• Store zucchini and summer squash in a zip lock bag in the fridge for 10 days to 2 weeks.
  • Blossoms are eatable if you grow summer squash at home and are getting more squash than you can eat. Pick them when they are still a full flower and before they begin to form a squash. Fill them gently with medium or sharp cheddar cheese (or a cheese of your choice) and saute a couple minutes on medium heat. Flip once. These are Amazing!


Junior Farmer Corner

Bean Teepee Update

Bean Teepee Update

Looks like it will be another warm week. Below you will find some indoor activities and worksheets to stay busy while cooling off indoors!

  • Here are some flashcards to color, print, and quiz!
  • Alphabetize these healthy words
  • Can you unscramble these fruits and vegetables?
  • Fun mealtime conversation and question cards

    The Pole Beans are starting to vine!

    The Pole Beans are starting to vine!








Weekly Recipes

Pizza with Broccoli, Roasted Onions and Olives
Adapted from Chez Panisse Vegetables

Makes one 12-inch pizza

1 medium yellow onion
Salt and pepper
Olive oil
2 sprig thyme (optional)
1 bunch broccoli
1 clove garlic
1 pinch hot pepper flakes

Pizza dough for one recipes (super-simple recipe here and an almost as simple recipe here)
1/2 cup grated mozzarella cheese
16 niçoise olives, pitted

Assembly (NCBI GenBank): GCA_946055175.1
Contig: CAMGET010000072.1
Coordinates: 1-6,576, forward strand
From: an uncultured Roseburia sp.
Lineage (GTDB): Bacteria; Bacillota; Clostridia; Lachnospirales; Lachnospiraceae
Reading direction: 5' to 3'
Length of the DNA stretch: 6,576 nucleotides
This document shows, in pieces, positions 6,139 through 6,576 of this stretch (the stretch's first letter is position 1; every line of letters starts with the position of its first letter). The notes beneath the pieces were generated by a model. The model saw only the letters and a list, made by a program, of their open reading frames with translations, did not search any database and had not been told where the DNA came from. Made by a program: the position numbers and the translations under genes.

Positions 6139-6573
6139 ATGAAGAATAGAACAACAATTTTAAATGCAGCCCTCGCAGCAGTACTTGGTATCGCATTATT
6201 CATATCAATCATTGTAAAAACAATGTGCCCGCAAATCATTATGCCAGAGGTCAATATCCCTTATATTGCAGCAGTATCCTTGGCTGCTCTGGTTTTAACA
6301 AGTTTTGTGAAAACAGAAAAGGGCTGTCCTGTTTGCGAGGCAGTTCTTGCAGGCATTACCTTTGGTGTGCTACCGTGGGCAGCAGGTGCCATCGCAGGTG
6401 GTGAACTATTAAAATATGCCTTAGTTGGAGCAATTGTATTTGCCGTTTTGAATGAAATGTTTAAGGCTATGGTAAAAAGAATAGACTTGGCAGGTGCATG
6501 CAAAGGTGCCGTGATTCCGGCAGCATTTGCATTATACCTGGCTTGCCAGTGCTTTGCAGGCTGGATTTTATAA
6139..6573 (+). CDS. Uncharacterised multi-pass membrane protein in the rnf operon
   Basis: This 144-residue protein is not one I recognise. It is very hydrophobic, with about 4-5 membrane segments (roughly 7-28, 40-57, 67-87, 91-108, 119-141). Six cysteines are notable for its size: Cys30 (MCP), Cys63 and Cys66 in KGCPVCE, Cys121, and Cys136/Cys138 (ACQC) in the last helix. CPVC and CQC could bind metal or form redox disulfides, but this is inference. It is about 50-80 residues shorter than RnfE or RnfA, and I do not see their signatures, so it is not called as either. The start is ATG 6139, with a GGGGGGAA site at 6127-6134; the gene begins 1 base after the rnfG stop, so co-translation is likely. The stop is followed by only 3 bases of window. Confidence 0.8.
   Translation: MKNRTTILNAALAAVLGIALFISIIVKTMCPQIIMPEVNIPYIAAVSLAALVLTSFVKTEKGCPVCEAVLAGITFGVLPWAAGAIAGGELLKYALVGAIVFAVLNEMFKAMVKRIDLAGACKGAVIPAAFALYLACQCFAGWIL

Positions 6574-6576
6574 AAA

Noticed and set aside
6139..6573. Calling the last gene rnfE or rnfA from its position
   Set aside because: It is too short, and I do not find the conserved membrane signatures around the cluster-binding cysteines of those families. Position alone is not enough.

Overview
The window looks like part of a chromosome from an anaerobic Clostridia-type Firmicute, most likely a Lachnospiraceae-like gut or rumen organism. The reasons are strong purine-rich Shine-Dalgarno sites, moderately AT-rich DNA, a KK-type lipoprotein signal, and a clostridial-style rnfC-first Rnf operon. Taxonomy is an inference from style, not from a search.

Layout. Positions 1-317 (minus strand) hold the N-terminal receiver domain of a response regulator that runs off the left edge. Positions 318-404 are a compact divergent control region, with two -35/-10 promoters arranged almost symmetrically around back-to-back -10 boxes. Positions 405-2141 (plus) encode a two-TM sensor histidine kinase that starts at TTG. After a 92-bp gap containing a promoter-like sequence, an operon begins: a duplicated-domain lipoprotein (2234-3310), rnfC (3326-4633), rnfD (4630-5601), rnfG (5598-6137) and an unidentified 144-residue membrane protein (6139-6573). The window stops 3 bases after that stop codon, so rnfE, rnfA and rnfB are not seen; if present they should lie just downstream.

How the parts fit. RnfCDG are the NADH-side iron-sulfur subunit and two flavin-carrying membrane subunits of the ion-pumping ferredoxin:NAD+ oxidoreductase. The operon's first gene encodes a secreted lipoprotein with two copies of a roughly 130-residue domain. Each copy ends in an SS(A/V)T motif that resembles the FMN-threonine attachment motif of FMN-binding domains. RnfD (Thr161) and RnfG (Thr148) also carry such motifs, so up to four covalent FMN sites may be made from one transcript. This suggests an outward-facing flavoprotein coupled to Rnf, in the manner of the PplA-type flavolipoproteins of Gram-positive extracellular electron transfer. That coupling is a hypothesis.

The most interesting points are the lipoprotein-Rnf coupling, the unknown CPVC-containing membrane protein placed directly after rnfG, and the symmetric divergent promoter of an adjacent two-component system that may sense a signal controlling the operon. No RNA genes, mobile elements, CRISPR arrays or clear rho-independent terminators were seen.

1 lemon

Preheat the oven to 375°F.

Dice the onion and toss it in a small ovenproof sauté pan with a pinch of salt and enough olive oil to coat lightly, and the leaves of the thyme. Put the pan in the oven to roast, stirring occasionally, until the onion is cooked and golden, about 30 minutes.

While the onion is roasting, wash and drain the broccoli, remove the heavy stems, and roughly chop the leaves and sprouts into coarse chiffonade. There should be enough to make about 2 cups. Peel and finely chop the garlic. Heat a large sauté pan and coat it with olive oil. Add the broccoli, season with salt, pepper, and the hot pepper flakes, and fry over high heat until the broccoli is tender. Add the garlic and fry, tossing, for a few seconds.

When the onions are done, take them out of the oven and turn the heat up to 450° to 500°F. Put a pizza stone in the oven. Roll out of shape a 12- to 14-inch disk of pizza dough and slide it onto a floured pizza peel or the back of a baking sheet. Lightly brush the dough with olive oil, leave a 1/2-inch boarder dry. Evenly sprinkle the cheese on the oiled surface,spread the onions over, and top with the broccoli and the olives. Drizzle about 1 tablespoon olive oil over the pizza. Slide the pizza onto the preheated stone in the oven and bake from 5 to 10 minutes, until the crust is brown and crisp. Remove the pizza from the oven, sprinkle a few drops of lemon juice on it, slice and serve.


Walla Walla Onion Rings (The link above offers one more mouth-watering picture and a bit more editorial comment!)onionrings

Cut one large or two medium Walla Walla onions into thick slices, separate and put in shallow dish.  Mix 1/2 c. yogurt thinned with 1/2 c. milk or use 1 c. buttermilk (or 1 c. milk combined with 1 Tbsp. vinegar) and pour over the slices. Stir to coat well. Let set 10-15 minutes.

Meanwhile, in a plastic bag combine 1 c. flour, 1/2 cup cornmeal, salt & pepper to taste and 1/8 tsp. cayenne pepper.

Heat about 1/4 inch canola oil in skillet. Once hot, shake several rings at a time in the bag to coat. Place in skillet and cook on each side until browned.  Remove to a paper towel to drain and repeat until all the rings are fried.  Transfer to a cookie sheet and bake in a 350 degree oven for about 5 minutes for a finishing crisp.